The level of container port traffic is reflective of the world's commercial geography and the handling of finished and intermediate goods (figure 7). Commodities, such as grain and lumber, are becoming more prevalent in container shipping but remain a niche market. Before the 1990s, the world's most important ports were North American (e.g. New York) and Western European (e.g. Rotterdam). Globalization, supported by containerization, changed the world's commercial geography with the emergence of new port locations, and reflected changes in the global geography of production, distribution and consumption. This new global geography indicates a high level of traffic concentration around large port facilities, notably Pacific Asian ports along the Tokyo-Singapore corridor. The 25 largest ports accounted for 49.8 per cent of twenty-foot equivalent unit (TEU) traffic, highlighting the vulnerability of global shipping focusing on a limited number of ports. Any significant disruption in the leading 25 container ports will have a ripple effect on other shipping networks through delays in services, which will cascade through other connected ports.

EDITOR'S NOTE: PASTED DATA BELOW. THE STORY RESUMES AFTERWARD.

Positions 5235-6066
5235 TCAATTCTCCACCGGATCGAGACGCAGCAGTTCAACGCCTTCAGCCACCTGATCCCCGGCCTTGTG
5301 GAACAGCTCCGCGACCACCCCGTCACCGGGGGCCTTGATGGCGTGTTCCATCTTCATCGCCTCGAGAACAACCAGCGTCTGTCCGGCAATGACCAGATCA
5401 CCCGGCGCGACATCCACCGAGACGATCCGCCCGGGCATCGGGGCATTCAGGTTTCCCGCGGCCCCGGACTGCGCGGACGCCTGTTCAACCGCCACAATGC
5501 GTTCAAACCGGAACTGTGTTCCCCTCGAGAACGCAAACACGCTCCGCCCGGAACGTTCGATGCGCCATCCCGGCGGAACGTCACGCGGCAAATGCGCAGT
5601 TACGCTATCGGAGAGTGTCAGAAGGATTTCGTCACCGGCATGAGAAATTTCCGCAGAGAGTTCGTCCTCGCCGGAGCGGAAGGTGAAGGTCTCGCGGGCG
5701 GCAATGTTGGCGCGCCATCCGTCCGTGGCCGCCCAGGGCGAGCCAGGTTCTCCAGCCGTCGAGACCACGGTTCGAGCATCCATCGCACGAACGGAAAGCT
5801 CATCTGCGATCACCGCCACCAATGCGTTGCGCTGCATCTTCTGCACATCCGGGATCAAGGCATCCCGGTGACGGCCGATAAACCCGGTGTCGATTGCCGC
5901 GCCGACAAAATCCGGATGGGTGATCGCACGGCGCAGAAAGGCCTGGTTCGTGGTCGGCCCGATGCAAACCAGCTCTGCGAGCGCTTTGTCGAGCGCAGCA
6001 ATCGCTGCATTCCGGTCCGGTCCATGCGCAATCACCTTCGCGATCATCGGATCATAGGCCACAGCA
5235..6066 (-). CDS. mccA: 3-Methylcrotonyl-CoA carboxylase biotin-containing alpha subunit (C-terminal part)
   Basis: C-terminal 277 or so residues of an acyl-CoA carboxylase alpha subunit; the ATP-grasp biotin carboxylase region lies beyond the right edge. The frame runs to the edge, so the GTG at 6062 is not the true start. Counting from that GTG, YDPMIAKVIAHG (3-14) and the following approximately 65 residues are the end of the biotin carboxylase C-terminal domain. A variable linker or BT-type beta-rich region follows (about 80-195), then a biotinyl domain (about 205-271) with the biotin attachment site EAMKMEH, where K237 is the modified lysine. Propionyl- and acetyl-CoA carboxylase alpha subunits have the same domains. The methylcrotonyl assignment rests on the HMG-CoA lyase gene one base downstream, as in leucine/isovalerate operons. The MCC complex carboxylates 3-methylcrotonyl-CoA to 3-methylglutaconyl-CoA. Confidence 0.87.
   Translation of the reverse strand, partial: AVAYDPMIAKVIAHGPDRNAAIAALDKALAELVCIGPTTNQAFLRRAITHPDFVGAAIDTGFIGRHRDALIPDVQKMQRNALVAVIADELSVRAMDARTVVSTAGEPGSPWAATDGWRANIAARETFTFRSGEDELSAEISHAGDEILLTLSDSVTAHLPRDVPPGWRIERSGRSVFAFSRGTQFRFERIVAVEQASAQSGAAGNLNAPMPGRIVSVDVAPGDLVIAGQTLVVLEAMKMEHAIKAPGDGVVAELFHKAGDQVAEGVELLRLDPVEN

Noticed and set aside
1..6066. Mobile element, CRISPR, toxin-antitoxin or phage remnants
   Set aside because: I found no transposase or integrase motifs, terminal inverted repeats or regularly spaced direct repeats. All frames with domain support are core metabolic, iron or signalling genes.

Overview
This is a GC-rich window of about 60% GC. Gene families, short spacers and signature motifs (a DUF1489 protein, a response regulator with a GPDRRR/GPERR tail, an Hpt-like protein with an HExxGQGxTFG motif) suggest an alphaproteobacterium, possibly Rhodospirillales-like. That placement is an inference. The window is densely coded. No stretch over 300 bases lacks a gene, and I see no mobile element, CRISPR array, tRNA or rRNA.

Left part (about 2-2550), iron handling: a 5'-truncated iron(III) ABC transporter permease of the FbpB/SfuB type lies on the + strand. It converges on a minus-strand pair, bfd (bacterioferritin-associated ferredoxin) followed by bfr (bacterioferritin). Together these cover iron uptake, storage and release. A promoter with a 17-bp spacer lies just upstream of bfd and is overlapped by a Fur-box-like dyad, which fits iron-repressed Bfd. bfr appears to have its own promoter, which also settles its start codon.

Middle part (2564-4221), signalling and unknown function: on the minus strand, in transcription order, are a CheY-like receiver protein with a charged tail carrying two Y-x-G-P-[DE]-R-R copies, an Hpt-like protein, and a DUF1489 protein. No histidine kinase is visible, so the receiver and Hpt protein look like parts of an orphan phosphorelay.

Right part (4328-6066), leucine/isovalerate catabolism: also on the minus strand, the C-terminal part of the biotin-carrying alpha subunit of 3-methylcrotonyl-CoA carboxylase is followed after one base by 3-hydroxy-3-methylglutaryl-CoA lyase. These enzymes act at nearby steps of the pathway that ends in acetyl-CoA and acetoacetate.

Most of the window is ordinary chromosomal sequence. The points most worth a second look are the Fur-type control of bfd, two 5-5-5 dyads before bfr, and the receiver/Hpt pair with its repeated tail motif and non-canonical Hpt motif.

Figure 7: Container port traffic
Source: Based on data from J.P. Rodrigue, Global Container Port Database.